Last week we left Juneau to do some buddy boating with Dog Star for a week or so. (Our grandkid is along with us this week, and has requested lots of bumpy dinghy rides and fresh crab and maybe some fishing.) Our first stop was Swanson Bay/Couverden Islands. There was plenty of room on the public float with only one boat, but we opted to anchor out and raft together.
We settled in Swanson Bay and put out some crab and shrimp traps, and explored the area by dinghy afterwards. We grilled up some burgers for dinner, and in the morning headed across Icy Strait toward Hoonah. Dog Star was out first and called us quietly on the radio as they neared the exit. A mama moose and calf had been on shore and decided to swim across the channel right in front of Dog Star (as in, they had to stop the boat to let the animals cross!!)
Mama got to shore and waited patiently for her baby to come along:
We were pretty psyched to have finally seen moose! In all our years coming up to SE Alaska, it’s the one animal we hadn’t seen. Humpbacks, orcas, seals, sea lions, brown bears, black bears, eagles, puffins, wolves, mountain goats….and now, finally, moose!
We arrived in Hoonah and found space on the transient dock.
We wandered up into town and over to Fisherman’s Daughter to get a late lunch, but they said unfortunately their kitchen was on hold — their power was out. So we looked at the menu and opted to walk around town for a bit and then come back, hoping the power would be back when we were. We weren’t very far down the road when a man named Howard pulled up beside us and said he’d heard we were waiting for the electricity at Fisherman’s Daughter, and that he was a local tour guide with a half an hour to spare and would be happy (no charge) to help us kill thirty minutes. Fun! We got in and had a great time hearing Howard’s stories about the town and culture and random businesses and wildlife, as we drove the length of Hoonah and back. Howard Diamond and his son Jack (a Yupik Eskimo, and bear guide) run tours out of Hoonah, and can gear them toward photography, culture, wildlife…whatever you like! Rivers Alaska is the name of their company, and if you’re in the market for something extra when you visit Hoonah next time, give them a call!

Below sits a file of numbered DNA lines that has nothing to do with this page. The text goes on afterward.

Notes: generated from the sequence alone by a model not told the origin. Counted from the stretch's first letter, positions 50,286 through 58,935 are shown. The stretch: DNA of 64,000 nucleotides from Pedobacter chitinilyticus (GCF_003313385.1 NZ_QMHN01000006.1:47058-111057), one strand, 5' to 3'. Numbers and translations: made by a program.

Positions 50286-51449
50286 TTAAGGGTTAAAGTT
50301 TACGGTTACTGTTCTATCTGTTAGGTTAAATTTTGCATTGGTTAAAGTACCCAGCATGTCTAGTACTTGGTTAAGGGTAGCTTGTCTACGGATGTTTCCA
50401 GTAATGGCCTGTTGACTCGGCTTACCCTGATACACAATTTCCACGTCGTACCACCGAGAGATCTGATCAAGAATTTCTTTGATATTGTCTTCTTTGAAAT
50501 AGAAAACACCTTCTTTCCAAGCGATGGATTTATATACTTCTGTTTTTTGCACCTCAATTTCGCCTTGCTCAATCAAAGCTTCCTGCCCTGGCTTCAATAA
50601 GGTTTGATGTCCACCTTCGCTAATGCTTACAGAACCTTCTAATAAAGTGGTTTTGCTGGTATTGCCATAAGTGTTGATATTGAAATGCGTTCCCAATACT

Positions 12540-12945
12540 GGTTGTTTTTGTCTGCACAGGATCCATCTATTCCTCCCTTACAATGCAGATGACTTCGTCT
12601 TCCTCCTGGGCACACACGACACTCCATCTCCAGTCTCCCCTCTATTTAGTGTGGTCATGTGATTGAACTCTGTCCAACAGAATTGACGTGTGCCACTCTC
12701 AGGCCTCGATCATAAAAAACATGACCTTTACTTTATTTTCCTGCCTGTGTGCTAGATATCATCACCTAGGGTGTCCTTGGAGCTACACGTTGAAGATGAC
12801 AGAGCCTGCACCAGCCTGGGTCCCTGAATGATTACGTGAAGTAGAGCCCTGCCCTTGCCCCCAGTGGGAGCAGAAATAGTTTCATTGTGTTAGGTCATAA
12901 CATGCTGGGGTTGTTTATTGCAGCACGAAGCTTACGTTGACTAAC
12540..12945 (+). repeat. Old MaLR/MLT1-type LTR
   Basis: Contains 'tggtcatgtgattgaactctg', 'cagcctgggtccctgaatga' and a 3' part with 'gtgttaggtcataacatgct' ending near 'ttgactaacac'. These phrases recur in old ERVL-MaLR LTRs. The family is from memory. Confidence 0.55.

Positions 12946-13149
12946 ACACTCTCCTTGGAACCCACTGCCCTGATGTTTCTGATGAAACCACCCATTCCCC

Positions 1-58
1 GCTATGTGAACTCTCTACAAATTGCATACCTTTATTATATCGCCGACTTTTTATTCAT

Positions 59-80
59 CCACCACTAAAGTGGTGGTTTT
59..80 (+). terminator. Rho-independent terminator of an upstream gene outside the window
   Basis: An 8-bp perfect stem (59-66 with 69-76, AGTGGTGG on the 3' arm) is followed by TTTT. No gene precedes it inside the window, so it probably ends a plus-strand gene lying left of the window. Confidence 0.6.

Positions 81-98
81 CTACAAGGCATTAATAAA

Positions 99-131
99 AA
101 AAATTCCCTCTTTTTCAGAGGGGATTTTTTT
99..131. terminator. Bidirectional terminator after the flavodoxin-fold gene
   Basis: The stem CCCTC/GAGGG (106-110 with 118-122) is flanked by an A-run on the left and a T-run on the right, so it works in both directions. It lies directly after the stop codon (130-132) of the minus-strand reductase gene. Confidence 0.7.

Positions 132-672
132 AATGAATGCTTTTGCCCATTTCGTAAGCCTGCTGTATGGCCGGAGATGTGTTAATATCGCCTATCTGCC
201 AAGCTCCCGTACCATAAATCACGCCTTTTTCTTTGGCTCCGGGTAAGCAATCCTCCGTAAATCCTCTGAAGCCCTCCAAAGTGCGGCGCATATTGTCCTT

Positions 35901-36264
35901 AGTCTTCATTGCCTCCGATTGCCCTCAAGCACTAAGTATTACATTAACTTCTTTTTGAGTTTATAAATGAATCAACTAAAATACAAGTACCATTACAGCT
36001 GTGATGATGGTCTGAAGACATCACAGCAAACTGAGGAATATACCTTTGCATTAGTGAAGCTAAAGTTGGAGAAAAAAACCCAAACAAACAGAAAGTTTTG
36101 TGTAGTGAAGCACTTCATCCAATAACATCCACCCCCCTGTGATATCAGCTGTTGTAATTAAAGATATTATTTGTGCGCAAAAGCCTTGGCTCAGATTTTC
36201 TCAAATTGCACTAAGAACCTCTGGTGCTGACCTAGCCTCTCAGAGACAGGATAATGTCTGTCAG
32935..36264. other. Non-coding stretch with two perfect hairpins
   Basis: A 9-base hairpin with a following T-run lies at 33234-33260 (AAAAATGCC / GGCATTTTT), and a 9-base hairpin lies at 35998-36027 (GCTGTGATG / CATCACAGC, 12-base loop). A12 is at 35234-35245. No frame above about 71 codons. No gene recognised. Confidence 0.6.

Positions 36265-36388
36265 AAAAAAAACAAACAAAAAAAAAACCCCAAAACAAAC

Howard returned us to Fisherman’s Daughter and we were happy to see their power had returned as well! (One of the things we did while driving around town with Howard was pick up a guy named Leroy, giving him a ride up to the power plant…he was the guy to fix the electricity, so that was productive!)
After lunch, we walked around town a bit more, and then headed back to the boats for some relaxing.
Dinner on Airship tonight: Laura’s homemade clam chowder, sourdough bread, and caesar salad.
In the morning, we returned to Fisherman’s Daughter for breakfast, which was very good! We left Hoonah later that morning and headed into Port Frederick and on to Neka Bay (the north bight) for the night.
We put out crab traps again (we were catching a lot of crab, I just don’t remember which spots got the crab, but we had plenty).
For dinner in Neka Bay, David and Julie made homemade pizza — so so good! We had three different kinds: smoked duck, cherries, and goat cheese (pictured, delicious), another with prawns, jalapeños, and ham (also delicious) and one (slightly more traditional) with fennel sausage, mushrooms and olives (of course, delicious as well).
Our next stop for the night was Flynn Cove, where we didn’t really take many photos, but we had a great time. For dinner we grilled some steaks, baked some potatoes, and served those with a caesar salad (so traditional!)